Veterinary services to the public, the performance of which forms part of the practice of veterinary medicine, must always be provided by the veterinary practitioners who usually practise veterinary medicine at and from the registered veterinary premises. The clinical discretion of the veterinary practitioner is paramount, acting at all times in the interest of animal health, animal welfare and public health. The council’s clearly stated position is that the practice of veterinary medicine is undertaken by a veterinary practitioner at and from a premises, certified and licensed by the council. I am open to proposals which can further strengthen the regulatory framework for the practice of veterinary medicines, if and where evidence is presented of particular regulatory challenges where legislative change may be needed. In that regard, my Department engages in ongoing consultation with the Veterinary Council of Ireland to assess whether any specific amendments are deemed necessary to strengthen the Act. I am happy to consider any such proposed legislative amendments as they arise.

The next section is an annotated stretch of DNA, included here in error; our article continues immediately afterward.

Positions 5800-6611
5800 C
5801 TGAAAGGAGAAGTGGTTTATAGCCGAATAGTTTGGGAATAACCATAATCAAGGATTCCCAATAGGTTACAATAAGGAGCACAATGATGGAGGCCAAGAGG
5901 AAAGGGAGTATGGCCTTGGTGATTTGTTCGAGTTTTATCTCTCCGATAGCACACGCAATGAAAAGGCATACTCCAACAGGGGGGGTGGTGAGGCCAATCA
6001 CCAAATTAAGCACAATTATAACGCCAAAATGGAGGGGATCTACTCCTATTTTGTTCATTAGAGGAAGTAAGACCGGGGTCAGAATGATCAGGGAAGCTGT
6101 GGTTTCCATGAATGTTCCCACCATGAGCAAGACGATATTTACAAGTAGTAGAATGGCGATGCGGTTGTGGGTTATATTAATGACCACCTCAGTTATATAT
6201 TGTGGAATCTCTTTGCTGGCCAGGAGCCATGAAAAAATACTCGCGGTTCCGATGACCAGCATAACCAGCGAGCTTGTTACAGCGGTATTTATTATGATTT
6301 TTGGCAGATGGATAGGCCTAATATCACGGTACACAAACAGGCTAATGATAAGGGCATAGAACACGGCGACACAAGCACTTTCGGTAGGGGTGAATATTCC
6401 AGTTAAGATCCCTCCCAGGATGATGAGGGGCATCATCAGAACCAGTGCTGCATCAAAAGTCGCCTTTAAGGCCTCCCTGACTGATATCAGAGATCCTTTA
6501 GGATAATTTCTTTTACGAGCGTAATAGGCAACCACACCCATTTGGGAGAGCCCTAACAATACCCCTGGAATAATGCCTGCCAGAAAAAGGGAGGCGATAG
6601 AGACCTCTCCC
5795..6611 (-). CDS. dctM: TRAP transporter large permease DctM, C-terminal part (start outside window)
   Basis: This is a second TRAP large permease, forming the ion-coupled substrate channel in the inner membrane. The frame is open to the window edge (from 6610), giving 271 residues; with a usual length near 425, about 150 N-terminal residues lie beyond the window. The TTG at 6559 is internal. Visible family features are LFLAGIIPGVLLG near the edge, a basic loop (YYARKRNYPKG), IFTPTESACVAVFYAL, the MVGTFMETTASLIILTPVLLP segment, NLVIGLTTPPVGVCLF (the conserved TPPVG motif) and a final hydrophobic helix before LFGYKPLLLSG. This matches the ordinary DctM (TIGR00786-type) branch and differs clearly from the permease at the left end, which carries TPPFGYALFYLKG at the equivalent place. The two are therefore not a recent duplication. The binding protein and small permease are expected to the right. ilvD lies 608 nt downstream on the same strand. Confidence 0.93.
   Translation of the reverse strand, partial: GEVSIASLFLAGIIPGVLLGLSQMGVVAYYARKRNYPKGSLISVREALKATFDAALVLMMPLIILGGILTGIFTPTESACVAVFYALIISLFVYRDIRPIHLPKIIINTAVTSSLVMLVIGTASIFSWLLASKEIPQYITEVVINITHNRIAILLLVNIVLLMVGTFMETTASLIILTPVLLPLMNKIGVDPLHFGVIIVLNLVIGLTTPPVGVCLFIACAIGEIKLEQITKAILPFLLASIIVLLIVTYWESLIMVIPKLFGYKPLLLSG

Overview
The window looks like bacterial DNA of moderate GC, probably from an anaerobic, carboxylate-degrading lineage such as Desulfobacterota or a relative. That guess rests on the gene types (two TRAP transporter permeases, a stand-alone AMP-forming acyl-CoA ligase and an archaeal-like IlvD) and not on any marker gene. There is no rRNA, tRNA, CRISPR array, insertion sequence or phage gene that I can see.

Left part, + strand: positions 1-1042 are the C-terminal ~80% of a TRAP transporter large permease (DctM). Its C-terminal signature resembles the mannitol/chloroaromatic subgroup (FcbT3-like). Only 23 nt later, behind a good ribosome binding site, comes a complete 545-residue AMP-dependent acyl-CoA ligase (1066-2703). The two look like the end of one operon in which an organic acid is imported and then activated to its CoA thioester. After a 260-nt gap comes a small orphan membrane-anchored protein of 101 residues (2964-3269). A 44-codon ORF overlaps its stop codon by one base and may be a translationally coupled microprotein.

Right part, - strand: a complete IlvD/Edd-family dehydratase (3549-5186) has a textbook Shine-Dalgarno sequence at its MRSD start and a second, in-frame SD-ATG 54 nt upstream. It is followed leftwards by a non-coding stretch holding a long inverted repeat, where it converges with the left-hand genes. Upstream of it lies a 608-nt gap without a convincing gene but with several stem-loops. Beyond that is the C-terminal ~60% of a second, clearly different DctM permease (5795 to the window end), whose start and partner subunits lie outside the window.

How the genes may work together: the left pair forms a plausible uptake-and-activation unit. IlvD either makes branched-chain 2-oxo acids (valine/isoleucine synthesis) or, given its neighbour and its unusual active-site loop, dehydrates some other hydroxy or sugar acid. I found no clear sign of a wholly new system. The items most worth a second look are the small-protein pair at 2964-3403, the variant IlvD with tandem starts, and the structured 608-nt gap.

The Veterinary Practice (Amendment) Bill 2021 proposes to amend current legislation such that a veterinary practice can only be owned by a veterinary practitioner. I understand that the central policy reasons cited for proposing to restrict ownership of veterinary practices to registered veterinary practitioners only are that ownership by non-veterinarians leads to increased prices and a diminution of the services provided to Irish farmers, such as a lack of 24-hour cover, and to protect the provision of large animal veterinary services in rural Ireland. The availability of veterinary services and ensuring that there is a competitive market are worthy objectives. The introduction of primary legislation, however, requires careful consideration and scrutiny of all kinds.